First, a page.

In 1920 when Maulana Zafar Ali Khan, the learned editor of the then well known Urdu daily newspaper (The Zamindar), came to Golra Sharif to discuss the issues of Khilafat and migration, Hazrat-e-Ala placed before him his point of view  which rested on the principles of Shariah. The Maulana kept quiet but before taking his leave he said to Hazrat Pir Meher Ali: “ I had actually come to this court, ruled as it is by men of Allah, to plead for a state for the Muslims of India.” Hazrat replied: “ I pray to All Mighty Allah and ask you to join me in the prayer that He may grant freedom to the Muslims of this country and give them a government which can be of real service to Islam.”
Aversion to politics
As mentioned before, Hazrat Pir Meher Ali Shah Sahib (R.A) never took part in active politics. On several occasions he was requested to lend support to someone in the elections for the provincial assembly but he refused and made it clear that in his opinion such activities had nothing to do with Islam and as such he did not want to meddle in them.
Hazrat-e-Ala Pir Meher Ali Shah (R.A) used to say: “ I do not approve of the visits of the rulers to this place nor do I wish to include them among my disciples. If I did so then those in need would come and request me to put in a good word for them. That is something I do not like but nor do I wish to disappoint them”.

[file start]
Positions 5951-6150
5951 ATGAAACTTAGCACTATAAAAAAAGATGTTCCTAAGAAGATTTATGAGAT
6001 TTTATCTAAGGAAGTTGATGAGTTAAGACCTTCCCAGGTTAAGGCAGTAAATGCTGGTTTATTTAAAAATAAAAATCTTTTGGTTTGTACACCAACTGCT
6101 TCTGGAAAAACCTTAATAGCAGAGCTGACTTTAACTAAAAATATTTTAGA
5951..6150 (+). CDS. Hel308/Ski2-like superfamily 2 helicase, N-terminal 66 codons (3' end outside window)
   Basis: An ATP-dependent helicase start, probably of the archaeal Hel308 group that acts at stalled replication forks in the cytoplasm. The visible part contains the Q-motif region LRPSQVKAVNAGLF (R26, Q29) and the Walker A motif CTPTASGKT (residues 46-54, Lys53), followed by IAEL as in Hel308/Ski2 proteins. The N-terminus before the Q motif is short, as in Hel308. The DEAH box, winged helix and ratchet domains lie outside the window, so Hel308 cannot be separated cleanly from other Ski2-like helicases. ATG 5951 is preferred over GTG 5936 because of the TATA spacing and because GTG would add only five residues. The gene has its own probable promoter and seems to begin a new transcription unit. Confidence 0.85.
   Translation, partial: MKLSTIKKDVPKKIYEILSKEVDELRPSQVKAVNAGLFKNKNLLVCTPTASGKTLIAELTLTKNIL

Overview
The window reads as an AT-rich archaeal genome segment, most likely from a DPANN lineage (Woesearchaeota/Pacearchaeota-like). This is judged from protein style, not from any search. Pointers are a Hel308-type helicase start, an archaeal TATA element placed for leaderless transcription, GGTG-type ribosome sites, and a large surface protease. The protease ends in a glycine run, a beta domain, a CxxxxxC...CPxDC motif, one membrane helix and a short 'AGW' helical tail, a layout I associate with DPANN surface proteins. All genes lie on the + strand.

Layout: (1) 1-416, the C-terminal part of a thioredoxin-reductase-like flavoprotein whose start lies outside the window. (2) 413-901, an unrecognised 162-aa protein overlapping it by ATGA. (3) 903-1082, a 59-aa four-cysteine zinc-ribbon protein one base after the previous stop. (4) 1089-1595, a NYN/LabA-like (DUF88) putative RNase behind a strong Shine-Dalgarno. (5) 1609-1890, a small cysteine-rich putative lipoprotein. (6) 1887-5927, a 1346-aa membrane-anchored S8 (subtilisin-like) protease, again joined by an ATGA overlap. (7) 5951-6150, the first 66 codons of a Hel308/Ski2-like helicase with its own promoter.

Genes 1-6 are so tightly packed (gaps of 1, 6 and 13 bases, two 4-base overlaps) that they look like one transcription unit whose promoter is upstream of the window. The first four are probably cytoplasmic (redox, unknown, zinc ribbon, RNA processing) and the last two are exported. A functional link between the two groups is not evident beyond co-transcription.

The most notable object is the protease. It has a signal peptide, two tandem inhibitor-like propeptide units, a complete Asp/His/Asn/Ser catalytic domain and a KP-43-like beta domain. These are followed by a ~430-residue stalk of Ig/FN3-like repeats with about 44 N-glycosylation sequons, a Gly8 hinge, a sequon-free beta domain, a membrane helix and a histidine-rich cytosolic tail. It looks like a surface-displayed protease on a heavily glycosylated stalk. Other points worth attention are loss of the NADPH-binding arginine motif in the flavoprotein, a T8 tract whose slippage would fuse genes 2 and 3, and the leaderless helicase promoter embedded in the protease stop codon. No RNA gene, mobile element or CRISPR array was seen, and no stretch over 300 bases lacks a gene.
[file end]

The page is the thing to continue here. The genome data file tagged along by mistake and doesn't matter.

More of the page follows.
For someone who wishes to stay aloof from material wealth and temporal power there are no other options. This was the reason he always tried to keep himself away from the government officials and the rulers of princely states. But in spite of all his efforts many of them affiliated themselves with him, joined his fold and received blessings from him. Prince Habib Ullah, who afterwards became the ruler of Kabul, secretly approached Hazrat-e-Ala for blessings and stayed with him for two days. No one came to know about him. The only person who ever learned about his visit and that too incidentally, was a servant of Hazrat. It so happened that he was witnessing the royal procession of Ameer Habib Ullah pass through the Chandni Chowk, Delhi. Suddenly had a glimpse of the Ameer and at once recalled that he was the same person he had served tea for two days at Golra Sharif. Similarly, Nawab Sadiq Khan Abbasi, the Ameer of Bahawalpur state, held Hazrat in great respect and wanted to become his disciple, but his wish did not materialize. Nawab Wali-ud-daulah, a noble of Hyderabad Deccan was a disciple of Hazrat. When he was advised by his physician to go on a voyage for reasons of health he sought Hazrat’s permission for a trip to London. Hazrat’s reply to him was highly significant. He advised him to go for Hajj. The Nawab did accordingly and soon after performing Hajj died in the sacred city of Madina. For an hour and half his dead body, ready for burial, lay in front of Rauza-e-Tayyeba, the mausoleum of Holy Prophet (Peace Be Upon Him). People who passed by his dead body felt envious of the deceased. Hazrat Pir Syed Jamaat Ali Shah of Alipur who happened to be there, observed: “O people, see how wonderful are the results of affiliation with a man of God”.